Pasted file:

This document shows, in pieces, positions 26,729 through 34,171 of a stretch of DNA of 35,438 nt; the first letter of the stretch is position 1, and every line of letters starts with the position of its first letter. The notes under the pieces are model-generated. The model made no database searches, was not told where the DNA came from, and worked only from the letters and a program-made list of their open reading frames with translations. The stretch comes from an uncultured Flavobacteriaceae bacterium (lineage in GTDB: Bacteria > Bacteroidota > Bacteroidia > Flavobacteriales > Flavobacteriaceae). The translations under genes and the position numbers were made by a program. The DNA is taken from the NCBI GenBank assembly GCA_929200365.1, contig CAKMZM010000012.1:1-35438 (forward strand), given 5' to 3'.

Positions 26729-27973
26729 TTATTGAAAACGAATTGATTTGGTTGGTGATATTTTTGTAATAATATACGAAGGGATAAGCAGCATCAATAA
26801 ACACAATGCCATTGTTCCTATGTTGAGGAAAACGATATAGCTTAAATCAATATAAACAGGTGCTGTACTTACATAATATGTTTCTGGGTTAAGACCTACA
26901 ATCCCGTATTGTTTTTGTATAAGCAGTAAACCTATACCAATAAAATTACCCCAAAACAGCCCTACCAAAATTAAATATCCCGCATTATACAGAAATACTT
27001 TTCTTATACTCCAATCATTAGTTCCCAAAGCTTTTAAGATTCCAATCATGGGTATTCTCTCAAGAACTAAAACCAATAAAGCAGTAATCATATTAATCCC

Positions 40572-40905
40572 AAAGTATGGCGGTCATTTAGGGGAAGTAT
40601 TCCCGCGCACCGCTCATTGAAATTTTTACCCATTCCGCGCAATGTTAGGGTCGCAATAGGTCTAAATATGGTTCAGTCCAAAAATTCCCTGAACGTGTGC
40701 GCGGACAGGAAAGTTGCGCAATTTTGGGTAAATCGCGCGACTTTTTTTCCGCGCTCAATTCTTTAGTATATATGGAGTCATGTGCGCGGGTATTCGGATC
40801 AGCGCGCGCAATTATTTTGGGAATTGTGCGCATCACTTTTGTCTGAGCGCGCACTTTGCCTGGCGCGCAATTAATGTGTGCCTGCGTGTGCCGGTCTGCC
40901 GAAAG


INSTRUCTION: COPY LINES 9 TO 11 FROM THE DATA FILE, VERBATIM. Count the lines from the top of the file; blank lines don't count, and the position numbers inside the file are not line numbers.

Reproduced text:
40601 TCCCGCGCACCGCTCATTGAAATTTTTACCCATTCCGCGCAATGTTAGGGTCGCAATAGGTCTAAATATGGTTCAGTCCAAAAATTCCCTGAACGTGTGC
40701 GCGGACAGGAAAGTTGCGCAATTTTGGGTAAATCGCGCGACTTTTTTTCCGCGCTCAATTCTTTAGTATATATGGAGTCATGTGCGCGGGTATTCGGATC
40801 AGCGCGCGCAATTATTTTGGGAATTGTGCGCATCACTTTTGTCTGAGCGCGCACTTTGCCTGGCGCGCAATTAATGTGTGCCTGCGTGTGCCGGTCTGCC